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Banks cautioned on funding properties in riparian zones

Some of the constructions encroaching on Sosiani River in Eldoret, Uasin Gishu County. [Kevin Tunoi, Standard]

Lending institutions should be more vigilant and do due diligence when handling clients with property near streams, rivers, lakes and wetlands, a report has advised.

The report has also asked for amendments in laws to remove the confusion that sometimes results in banks exposing themselves to losses by funding developments in such areas.

The report by the Financial Sector Deepening Kenya (FSD) on environmental risk banks face in their business says disparities in environmental regulations, specifically riparian land zoning is not well articulated.

It cites, the interplay between zoning guidelines under the physical planning laws, environmental regulations and riparian rules which it says are not well defined and as such, land surveys and cadastral maps often don’t clearly demarcate expected riparian boundaries.

“There are several competing laws on the management and protection of riparian reserves,” says the recently released report through a collaborative effort with the Kenya Bankers Association (KBA), International Union for Conservation of Nature (IUCN) and Mitsubishi Corporation Fund for Europe and Africa (MCFEA).

KBA said in a statement on the study that the failure of land survey and cadastral maps to demarcate expected riparian boundaries has given way to real estate development being designed and constructed on riparian zones on the strengths of unmarked survey maps.

Social risks

The report documents the environmental and social risks to the banking sector whose eureka moment came in 2018 when over 4,000 buildings were earmarked for demolitions in Nairobi County.

“This was mainly attributed to the buildings being constructed on riparian land and road reserves,” the report says.

The earmarking of the 4,000 buildings for demolition was sparked by the collapse of a six-storey building in Huruma, Nairobi in April 2016 which killed 51 people. The incident happened during a downpour with the building having some of its structural pillars erected from at the banks of the Nairobi River.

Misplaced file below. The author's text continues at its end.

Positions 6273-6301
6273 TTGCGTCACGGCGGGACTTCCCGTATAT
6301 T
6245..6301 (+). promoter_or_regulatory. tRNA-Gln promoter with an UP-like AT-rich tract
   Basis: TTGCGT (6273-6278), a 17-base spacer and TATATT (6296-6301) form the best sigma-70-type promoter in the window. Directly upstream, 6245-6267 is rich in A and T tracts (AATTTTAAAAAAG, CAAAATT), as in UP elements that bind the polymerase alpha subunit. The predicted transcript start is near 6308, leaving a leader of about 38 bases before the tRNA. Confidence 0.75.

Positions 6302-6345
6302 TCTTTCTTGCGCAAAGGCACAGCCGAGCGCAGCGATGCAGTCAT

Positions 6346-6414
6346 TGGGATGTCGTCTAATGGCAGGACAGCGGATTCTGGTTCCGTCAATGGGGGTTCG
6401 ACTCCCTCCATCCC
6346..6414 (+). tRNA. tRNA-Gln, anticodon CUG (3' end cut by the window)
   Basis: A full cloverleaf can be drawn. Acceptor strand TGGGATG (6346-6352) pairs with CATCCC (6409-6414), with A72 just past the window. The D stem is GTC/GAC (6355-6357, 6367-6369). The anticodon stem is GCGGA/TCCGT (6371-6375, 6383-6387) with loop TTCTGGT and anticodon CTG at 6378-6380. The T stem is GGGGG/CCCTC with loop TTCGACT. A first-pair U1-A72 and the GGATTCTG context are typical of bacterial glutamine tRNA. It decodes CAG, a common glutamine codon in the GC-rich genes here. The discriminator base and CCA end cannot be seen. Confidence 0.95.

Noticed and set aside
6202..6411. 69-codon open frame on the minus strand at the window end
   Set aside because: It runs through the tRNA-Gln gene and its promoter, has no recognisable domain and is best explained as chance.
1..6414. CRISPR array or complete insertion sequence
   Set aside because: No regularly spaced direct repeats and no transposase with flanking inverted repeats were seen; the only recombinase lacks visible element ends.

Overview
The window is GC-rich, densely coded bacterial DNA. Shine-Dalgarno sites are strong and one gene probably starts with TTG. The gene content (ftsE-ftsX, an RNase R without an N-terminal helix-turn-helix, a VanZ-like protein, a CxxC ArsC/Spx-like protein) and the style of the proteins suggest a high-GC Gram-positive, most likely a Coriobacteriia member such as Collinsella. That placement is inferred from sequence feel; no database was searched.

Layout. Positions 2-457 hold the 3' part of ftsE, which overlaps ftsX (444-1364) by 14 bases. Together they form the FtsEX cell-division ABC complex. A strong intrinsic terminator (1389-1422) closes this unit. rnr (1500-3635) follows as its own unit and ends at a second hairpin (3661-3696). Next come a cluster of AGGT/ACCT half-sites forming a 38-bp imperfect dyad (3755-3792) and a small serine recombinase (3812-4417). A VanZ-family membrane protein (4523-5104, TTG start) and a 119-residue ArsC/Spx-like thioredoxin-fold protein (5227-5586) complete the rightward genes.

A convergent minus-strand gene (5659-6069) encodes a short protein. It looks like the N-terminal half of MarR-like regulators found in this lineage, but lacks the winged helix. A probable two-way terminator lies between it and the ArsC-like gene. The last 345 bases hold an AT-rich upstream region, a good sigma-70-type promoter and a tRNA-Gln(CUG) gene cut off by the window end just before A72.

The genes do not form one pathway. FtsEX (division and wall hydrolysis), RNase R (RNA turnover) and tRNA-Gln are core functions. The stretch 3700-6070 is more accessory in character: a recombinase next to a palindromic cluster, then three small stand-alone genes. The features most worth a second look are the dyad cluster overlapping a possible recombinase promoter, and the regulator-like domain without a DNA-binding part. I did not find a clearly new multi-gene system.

It details that many of the buildings involved were developed before the enactment of the Environmental Management and Coordination Act (EMCA), 1999 - the principal legislation for the protection of various aspects of the environment.

“As such, a lot of the encroachment before 2000 may be attributed to a lack of regulation to guide the riparian reserves,” it adds.

The report notes that environmental and social risks are not explicitly defined in EMCA. As such several sectors are adversely affected by existing and emerging environmental risks. “The banking sector has been one of those exposed to various direct and indirect environmental and social risks,” the report says.

The 53-page report says while banks’ internal operations do not generate significant environmental and social impacts, they are exposed to the risks through the beneficiaries of the credit they advance to.

The report cites competing laws on the management and protection of riparian reserves, noting that the regulations indicate varying measures of the riparian width on the river, and wetland and determine the zone from different points of reference hence creating confusion.

For example, the Environmental Management and Co-ordination (water quality) Regulations, 2006 bars people from cultivating or undertaking any development activity within a minimum of six meters and a maximum of 30 meters from the highest ever recorded flood level, on either side of a river or stream, and as may be determined by the authority from time to time.

This is while the Water Resources Management Rules, 2007 states that unless otherwise determined by a Water Resources Inspector, the riparian land on each side of a watercourse shall be defined as a minimum of six meters or equal to the full width of the watercourse up to a maximum of 30 meters on either side of the bank.

High-water mark

The Survey Act Cap 299 on the other hand states that the Coast foreshore reservation - not less than 60 meters in width shall normally be reserved above the high-water mark while Tidal River reservations - not less than 30 meters in width above high-water with no mention of other rivers.

Lake reservations are not less than 30 metres in width from the water edge at ordinary high-water.

The Physical Planning (Subdivision) Regulation of 1998 provides that in a subdivision of land, way leaves or reserves along any river, stream or watercourse shall be provided of not less than 10 meters in width on each bank but it gives an exception in areas where there are established flooding.

“These amendments are viewed as adequate because they clearly define the distances and measurement points regarding riparian zones of streams, rivers, lakes, and wetlands,” it explains.

It also calls for review of amendments to the Environmental Management and Co-ordination (water quality) Regulations, 2006 Part II Sec 6, Water Resources Management Rules, 2007,116 (2), Survey Act Cap 299 Part XII, and Physical Planning (Subdivision) Regulation, 1998.

This is aimed at harmonising the definitions and measurements regarding protected riparian zones with the Environmental Management and Coordination (Conservation and Management of Wetlands) Amendment Regulations, 2017.